Infants and young children usually require sedation or anesthesia to complete an MRI exam without moving. Whether a child requires sedation will depend on the child’s age and the type of exam being performed. Moderate and conscious sedation can be provided at most facilities. A physician or nurse specializing in the administration of sedation or anesthesia to children will be available during the exam to ensure your child's safety. You will be given special instructions how to prepare your child for the sedation or anesthesia.
Jewelry and other accessories should be left at home if possible, or removed prior to the MRI scan. Because they can interfere with the magnetic field of the MRI unit, metal and electronic objects are not allowed in the exam room. These items include:
- jewelry, watches, credit cards and hearing aids, all of which can be damaged
- pins, hairpins, metal zippers and similar metallic items, which can distort MRI images
- removable dental work
- pens, pocket knives and eyeglasses
- body piercings
In most cases, an MRI exam is safe for patients with metal implants, except for a few types. People with the following implants cannot be scanned and should not enter the MRI scanning area:
- cochlear (ear) implant
- some types of clips used on brain aneurysms
- some types of metal coils placed within blood vessels
- nearly all cardiac defibrillators and pacemakers
You should tell the technologist if you have medical or electronic devices in your body, because they may interfere with the exam or potentially pose a risk, depending on their nature and the strength of the MRI magnet. Many implanted devices will have a pamphlet explaining the MRI risks for that particular device. If you have the pamphlet, it is useful to bring that to the attention of the technologist or scheduler before the exam. Some implanted devices require a short period of time after placement (usually six weeks) before being safe for MRI examinations. Examples include but are not limited to:
- artificial heart valves
- implanted drug infusion ports
- artificial limbs or metallic joint prostheses
- implanted nerve stimulators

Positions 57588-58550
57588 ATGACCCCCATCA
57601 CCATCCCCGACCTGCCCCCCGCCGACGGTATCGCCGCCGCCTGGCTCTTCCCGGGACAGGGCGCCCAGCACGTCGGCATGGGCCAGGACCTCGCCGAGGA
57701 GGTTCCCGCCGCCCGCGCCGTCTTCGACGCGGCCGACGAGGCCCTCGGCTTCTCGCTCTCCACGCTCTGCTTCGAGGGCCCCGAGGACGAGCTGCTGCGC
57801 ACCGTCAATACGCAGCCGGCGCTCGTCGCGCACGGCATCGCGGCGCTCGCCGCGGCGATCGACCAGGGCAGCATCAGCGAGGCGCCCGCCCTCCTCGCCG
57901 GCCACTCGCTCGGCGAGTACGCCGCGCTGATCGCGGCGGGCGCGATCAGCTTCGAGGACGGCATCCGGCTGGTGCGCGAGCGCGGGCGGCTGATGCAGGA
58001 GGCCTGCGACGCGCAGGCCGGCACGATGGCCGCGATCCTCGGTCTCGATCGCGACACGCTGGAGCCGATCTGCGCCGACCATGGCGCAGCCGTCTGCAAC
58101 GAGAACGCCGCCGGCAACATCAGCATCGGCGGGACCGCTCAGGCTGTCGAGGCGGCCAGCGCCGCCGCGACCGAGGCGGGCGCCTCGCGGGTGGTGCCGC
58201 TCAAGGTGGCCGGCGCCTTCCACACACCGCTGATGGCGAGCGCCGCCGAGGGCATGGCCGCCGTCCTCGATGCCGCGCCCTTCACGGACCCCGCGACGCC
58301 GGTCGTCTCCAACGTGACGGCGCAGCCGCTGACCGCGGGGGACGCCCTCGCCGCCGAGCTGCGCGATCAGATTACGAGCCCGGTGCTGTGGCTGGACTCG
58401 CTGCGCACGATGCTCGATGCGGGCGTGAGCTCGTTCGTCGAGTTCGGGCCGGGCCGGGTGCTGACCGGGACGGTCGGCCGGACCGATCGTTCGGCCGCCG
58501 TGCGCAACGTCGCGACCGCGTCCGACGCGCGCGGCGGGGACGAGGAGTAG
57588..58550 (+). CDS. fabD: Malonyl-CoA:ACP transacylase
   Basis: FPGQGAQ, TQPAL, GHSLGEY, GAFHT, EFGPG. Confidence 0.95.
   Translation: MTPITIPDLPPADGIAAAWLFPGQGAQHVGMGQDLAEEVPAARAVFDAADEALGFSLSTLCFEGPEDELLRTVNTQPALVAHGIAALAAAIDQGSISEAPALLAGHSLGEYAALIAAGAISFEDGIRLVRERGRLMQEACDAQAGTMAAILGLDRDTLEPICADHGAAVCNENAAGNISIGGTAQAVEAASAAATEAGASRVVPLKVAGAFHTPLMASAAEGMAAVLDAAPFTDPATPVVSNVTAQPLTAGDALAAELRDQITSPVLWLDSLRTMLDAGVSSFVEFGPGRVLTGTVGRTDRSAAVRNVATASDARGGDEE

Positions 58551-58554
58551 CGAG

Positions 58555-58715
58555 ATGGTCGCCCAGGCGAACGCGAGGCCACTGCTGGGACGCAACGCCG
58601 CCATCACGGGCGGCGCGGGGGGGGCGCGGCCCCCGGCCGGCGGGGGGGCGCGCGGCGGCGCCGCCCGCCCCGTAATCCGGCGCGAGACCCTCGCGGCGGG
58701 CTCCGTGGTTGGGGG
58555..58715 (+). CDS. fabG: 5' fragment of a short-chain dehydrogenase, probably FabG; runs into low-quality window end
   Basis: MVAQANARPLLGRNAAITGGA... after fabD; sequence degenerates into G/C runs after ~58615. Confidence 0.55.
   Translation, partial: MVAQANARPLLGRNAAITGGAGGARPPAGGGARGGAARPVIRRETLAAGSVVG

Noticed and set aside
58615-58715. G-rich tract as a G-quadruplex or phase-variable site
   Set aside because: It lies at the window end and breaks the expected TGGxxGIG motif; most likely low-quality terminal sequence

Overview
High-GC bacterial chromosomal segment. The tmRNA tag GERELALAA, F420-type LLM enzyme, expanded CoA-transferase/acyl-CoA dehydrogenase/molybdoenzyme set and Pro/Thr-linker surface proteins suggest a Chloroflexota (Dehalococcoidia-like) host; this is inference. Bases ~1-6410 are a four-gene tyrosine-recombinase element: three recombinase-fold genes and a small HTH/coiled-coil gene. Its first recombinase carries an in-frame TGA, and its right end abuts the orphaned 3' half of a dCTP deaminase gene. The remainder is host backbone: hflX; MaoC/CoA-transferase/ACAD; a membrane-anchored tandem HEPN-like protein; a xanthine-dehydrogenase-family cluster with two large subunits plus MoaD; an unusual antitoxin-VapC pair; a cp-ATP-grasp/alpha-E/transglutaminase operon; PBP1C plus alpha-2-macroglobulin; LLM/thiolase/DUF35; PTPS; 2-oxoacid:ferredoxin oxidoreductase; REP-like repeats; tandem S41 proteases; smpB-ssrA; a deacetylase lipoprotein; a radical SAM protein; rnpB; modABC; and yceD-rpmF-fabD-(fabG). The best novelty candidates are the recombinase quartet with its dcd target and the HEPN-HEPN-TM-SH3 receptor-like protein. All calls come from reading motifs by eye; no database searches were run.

- metal pins, screws, plates, stents or surgical staples
In general, metal objects used in orthopedic surgery pose no risk during MRI. However, a recently placed artificial joint may require the use of another imaging procedure. If there is any question of their presence, an x-ray may be taken to detect and identify any metal objects.
Patients who might have metal objects in certain parts of their bodies may also require an x-ray prior to an MRI. You should notify the technologist or radiologist of any shrapnel, bullets, or other pieces of metal which may be present in your body due to accidents. Foreign bodies near and especially lodged in the eyes are particularly important. Dyes used in tattoos may contain iron and could heat up during MRI, but this is rarely a problem. Tooth fillings and braces usually are not affected by the magnetic field, but they may distort images of the facial area or brain, so the radiologist should be aware of them.
What does the equipment look like?
The traditional MRI unit is a large cylinder-shaped tube surrounded by a circular magnet. You will lie on a moveable examination table that slides into the center of the magnet.
Some MRI units, called short-bore systems, are designed so that the magnet does not completely surround you. Some newer MRI machines have a larger diameter bore which can be more comfortable for larger size patients or patients with claustrophobia. Other MRI machines are open on the sides (open MRI). Open units are especially helpful for examining larger patients or those with claustrophobia. Newer open MRI units provide very high quality images for many types of exams; however, older open MRI units may not provide this same image quality. Certain types of exams cannot be performed using open MRI. For more information, consult your radiologist.
The computer workstation that processes the imaging information is located in a separate room from the scanner.
How does the procedure work?
Unlike conventional x-ray examinations and computed tomography (CT) scans, MRI does not depend on ionizing radiation. Instead, while in the magnet, radio waves redirect alignment of hydrogen atoms that naturally exist within the body without causing any chemical changes in the tissues. As the hydrogen atoms return to their usual alignment, they emit energy that varies according to the type of body tissue in which they lie. The MR scanner listens for this energy and creates a picture of the tissues scanned.
The magnetic field is produced by passing an electric current through wire coils in most MRI units. Other coils, located in the machine and in some cases, placed around the part of the body being imaged, send and receive radio waves, producing signals that are detected by the coils.
A computer then processes the signals and generates a series of images, each of which shows a thin slice of the body. The images can then be studied from different angles by the interpreting radiologist.
Frequently, the differentiation of abnormal (diseased) tissue from normal tissues is better with MRI than with other imaging modalities such as x-ray, CT and ultrasound.
When a contrast material is introduced to the bloodstream during the procedure, it clearly defines the blood vessels being examined by making them appear bright white.